The charter specifies that the county executive has the “responsibility, duty and power” to see that the laws of the county “are duly executed and enforced within the county.” Council members have no authority to take the power to execute and enforce laws away from the executive and give it to themselves.

The bill cried out for a veto regardless of its impact on affordable housing. The precedent it set would make a mockery of the charter.

If the council can take one regulatory function away from executive agencies and hand it to a committee under the council’s control, then it can do it for all regulatory functions now performed by the executive branch.

The desire of members to micromanage land use in their districts has long been part of the council’s culture. It is a major cause of the poorly planned and ill-advised development that has racked the county for decades.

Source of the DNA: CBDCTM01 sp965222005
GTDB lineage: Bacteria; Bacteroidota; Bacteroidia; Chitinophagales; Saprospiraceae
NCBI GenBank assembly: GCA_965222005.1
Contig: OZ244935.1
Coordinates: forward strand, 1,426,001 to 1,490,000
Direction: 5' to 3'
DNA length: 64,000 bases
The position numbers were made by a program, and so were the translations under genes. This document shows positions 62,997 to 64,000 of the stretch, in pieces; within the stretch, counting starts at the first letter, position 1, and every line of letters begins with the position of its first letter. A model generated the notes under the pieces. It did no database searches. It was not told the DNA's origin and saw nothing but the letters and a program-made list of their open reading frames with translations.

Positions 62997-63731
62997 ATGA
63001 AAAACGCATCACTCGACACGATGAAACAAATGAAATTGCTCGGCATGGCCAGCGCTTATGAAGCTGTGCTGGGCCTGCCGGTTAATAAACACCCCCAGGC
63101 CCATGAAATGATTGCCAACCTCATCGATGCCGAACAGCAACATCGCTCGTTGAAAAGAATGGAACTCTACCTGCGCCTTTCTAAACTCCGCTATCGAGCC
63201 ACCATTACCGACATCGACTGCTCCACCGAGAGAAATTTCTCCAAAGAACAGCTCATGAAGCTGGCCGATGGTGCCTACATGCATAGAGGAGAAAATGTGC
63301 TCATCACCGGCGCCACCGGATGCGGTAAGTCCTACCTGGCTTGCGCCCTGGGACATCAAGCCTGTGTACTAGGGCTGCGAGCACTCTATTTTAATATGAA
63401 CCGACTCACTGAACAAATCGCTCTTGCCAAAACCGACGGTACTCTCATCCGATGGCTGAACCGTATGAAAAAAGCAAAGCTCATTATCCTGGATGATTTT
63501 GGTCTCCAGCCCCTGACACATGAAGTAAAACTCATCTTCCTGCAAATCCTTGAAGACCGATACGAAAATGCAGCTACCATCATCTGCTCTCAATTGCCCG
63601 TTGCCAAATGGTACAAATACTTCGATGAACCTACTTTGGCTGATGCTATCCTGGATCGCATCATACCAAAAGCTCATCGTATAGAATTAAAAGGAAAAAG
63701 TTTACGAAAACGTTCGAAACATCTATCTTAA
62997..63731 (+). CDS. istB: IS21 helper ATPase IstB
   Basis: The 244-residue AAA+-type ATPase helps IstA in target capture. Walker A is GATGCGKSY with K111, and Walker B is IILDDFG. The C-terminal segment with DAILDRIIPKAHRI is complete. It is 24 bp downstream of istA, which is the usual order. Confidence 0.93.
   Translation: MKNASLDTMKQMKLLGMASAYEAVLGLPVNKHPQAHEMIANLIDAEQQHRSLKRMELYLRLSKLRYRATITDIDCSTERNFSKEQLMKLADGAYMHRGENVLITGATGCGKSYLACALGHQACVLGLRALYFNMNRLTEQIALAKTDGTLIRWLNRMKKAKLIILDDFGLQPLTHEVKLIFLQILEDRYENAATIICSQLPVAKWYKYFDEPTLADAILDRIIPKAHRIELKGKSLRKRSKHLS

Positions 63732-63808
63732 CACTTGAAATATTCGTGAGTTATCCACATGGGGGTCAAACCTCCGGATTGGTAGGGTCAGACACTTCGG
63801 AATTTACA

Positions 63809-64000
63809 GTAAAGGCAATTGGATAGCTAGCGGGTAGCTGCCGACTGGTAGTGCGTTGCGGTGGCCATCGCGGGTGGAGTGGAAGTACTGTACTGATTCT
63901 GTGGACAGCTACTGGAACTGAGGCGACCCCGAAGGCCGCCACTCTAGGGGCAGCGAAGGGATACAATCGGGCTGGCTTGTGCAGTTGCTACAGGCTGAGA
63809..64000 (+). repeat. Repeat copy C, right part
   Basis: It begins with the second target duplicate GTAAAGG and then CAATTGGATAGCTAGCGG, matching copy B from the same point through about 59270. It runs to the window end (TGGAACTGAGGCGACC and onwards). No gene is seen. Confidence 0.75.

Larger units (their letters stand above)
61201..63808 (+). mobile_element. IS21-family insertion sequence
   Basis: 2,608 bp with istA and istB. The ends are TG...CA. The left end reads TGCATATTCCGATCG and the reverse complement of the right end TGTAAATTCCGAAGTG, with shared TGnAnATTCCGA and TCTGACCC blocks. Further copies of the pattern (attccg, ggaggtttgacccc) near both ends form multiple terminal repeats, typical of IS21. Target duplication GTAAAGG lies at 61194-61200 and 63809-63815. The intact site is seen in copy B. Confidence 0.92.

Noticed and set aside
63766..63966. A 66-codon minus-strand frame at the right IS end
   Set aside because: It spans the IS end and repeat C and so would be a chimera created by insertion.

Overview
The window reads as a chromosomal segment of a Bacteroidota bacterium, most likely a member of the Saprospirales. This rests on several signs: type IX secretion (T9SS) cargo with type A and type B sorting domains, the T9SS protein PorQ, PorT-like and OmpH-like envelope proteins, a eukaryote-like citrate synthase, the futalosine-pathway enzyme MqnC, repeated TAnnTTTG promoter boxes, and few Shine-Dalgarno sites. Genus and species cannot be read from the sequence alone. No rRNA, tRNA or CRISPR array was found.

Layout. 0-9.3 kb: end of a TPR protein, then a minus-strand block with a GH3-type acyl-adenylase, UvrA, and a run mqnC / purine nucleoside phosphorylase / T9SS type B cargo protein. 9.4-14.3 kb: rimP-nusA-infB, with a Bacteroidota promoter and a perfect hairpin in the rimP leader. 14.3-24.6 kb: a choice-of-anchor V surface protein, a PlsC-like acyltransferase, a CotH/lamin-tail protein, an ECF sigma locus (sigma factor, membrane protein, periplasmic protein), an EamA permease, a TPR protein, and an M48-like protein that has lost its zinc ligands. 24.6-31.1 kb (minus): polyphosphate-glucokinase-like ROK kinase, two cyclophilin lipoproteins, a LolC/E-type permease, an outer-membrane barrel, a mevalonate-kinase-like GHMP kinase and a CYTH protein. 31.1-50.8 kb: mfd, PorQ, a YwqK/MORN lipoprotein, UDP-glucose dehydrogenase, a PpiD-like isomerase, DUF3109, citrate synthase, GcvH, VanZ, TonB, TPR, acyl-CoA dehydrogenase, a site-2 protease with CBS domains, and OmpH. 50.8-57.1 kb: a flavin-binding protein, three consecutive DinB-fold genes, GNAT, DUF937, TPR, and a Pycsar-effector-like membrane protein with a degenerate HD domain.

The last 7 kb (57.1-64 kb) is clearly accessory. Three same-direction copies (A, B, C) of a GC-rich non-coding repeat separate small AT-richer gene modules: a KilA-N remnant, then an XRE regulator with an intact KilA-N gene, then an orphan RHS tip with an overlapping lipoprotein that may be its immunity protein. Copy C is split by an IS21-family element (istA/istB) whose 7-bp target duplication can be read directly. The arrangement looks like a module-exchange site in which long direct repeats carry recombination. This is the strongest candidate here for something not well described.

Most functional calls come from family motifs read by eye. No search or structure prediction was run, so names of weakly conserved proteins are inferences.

The council’s desire to micromanage land use is a major cause of the county’s poorly planned development.

Twenty years ago, for example, the council revised the process for approving planned unit developments (PUDs) and arrogated to itself an improper “gatekeeping” role.

No PUD can currently proceed for agency review until blessed by a resolution from the council finding that the proposed PUD “will achieve a development of substantially higher quality than a conventional development” and that the proposed site is “eligible” for approval.

In other words, the process calls for the council to make findings of fact and decide whether those facts satisfy a specific legal standard, an administrative function for which it lacks authority under the charter.

Members of the 2024 Baltimore County Council congratulate Izzy Patoka as their new chair. From Left: Mike Ertel, David Marks, Patoka, Julian Jones, Wade Kach and Pat Young. Todd Crandell was absent. (Mark Reutter)

Members of the 2024 Baltimore County Council congratulate Izzy Patoka as their new chair. From Left: Mike Ertel, David Marks, Patoka, Julian Jones, Wade Kach and Pat Young. Todd Crandell was absent. (Mark Reutter)